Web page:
In answering these questions, a more detailed review of the presidential election results is helpful. First, according to the IEBC, 65.1 per cent of nationally registered voters cast votes, 99.2 per cent of which were valid, making a total of 14,213,137 valid votes. Of these, 50.49 per cent were cast for Ruto and 48.85 per cent for Odinga. Ruto’s total was based on receiving 233,211 more votes than Odinga, and 69,573 votes above the 50 per cent + 1 required for an outright win. However, national turnout was rather lower than it was in the 2017 election (77 per cent). Among several national level factors that may account for this, most widely acknowledged was the absence of a serious presidential candidate from the Mt. Kenya region, so that voter turnout there was 15 per cent below the 2017 figure.
Kenyan voters perceived the importance of the position of governor as equal to that of president.
With specific regard to Kakamega and Mombasa, five years ago the turnout was 75 per cent in the former and 59 per cent in the latter. This time, apparently (but not conclusively) due to the absence of gubernatorial ballots, these figures were 60 per cent and 44 per cent, respectively. By comparison, the average for the other four counties in the western region was 64 per cent, and in the other five coastal region counties, 59 per cent, both considerably higher than in the two counties at issue.
At the Supreme Court, however, the petitioners used an average turnout of 72 per cent for the last three elections in Kakamega, and posited an average of 56 per cent in Mombasa, yielding a 12 per cent turnout gap in both counties on 9 August. However, given the credibility issues regarding voter turnout in previous elections, using regional county averages from 2022 as well as the differentials between Kakamega and the rest of western and between Mombasa and the rest of the coast region, yields a more accurate estimate of what the turnout in these two counties would likely have been had all six positions been on the ballot.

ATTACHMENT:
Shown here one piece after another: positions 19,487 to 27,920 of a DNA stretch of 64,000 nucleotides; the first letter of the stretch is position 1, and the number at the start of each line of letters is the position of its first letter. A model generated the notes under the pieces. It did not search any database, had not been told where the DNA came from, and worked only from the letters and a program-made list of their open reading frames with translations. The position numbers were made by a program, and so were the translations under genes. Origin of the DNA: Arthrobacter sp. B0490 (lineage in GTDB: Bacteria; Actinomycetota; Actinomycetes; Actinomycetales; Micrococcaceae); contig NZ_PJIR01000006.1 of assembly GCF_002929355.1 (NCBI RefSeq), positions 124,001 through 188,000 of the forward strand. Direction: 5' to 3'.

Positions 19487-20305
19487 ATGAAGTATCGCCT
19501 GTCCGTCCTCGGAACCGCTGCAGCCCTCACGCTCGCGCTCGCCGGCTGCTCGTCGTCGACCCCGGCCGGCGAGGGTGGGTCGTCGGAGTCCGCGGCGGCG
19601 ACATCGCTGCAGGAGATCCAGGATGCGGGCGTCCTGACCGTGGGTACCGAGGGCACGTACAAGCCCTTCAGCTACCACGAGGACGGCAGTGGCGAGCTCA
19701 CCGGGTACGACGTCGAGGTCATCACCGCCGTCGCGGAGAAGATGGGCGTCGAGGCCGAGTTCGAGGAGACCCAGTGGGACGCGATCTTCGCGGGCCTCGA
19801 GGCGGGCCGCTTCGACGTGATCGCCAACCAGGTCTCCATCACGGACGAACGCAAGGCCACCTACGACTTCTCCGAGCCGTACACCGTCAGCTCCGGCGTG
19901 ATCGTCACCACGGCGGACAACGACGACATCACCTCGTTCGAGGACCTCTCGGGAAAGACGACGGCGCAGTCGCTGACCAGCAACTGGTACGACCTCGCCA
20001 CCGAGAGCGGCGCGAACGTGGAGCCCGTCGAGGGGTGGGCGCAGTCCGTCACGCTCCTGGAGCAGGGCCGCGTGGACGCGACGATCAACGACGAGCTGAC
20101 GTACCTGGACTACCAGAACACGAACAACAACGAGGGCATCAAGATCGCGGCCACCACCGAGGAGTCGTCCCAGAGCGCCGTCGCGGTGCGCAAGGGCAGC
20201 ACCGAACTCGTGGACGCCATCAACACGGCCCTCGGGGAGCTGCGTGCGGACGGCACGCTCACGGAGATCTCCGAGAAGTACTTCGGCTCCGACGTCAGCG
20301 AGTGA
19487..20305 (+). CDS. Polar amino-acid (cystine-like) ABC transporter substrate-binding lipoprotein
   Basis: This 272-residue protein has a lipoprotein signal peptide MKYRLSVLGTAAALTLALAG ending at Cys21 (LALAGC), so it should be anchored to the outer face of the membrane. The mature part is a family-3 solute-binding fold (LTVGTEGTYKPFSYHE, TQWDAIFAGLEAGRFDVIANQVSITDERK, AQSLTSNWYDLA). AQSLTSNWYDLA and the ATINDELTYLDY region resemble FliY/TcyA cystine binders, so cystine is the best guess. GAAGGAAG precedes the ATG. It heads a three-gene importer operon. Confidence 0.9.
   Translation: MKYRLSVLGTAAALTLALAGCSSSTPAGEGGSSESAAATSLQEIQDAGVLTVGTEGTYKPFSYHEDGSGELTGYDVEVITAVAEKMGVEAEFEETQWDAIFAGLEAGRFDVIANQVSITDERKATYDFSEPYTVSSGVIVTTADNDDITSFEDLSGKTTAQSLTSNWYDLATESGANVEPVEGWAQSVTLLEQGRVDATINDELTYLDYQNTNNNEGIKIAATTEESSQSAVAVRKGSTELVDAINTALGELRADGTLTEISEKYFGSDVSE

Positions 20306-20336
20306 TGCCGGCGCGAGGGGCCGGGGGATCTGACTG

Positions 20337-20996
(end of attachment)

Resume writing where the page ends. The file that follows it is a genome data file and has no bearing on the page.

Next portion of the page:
In order to arrive at such an estimate, the difference in average turnout in the 2017 and 2022 elections for the counties in each of the two regions—aside from the two at issue—was calculated. For the western region, aside from Kakamega, turnout in 2022 was 12.1 per cent below what it was in 2017. Based on this reality, since turnout in Kakamega in 2017 was 74.9 per cent when all six positions were on the ballot, it may be assumed that in 2022 it would have been about 63 per cent, or 3 per cent higher than the 60.3 per cent recorded on 9 August.
A similar calculation for the coast region (leaving aside Mombasa) yields a figure that is 11.2 per cent below the 2017 level for its five other counties. As such, taking into account that turnout in Mombasa in 2017 was about 9 per cent lower than it was in the region as a whole (60.0 per cent), it appears that in 2022 it would have been 51 per cent. However, given that the 2022 gubernatorial contest was considerably more competitive (in which Abdulswamad Nassir of ODM defeated Hassan Omar of UDA by a mere 20,000 votes) than in 2017, a slightly higher turnout may be assumed compared to 2017 when Ali Hassan Joho had no serious challenger. Thus, perhaps 53 per cent is a more likely figure, about 9 per cent higher than what occurred on 9 August.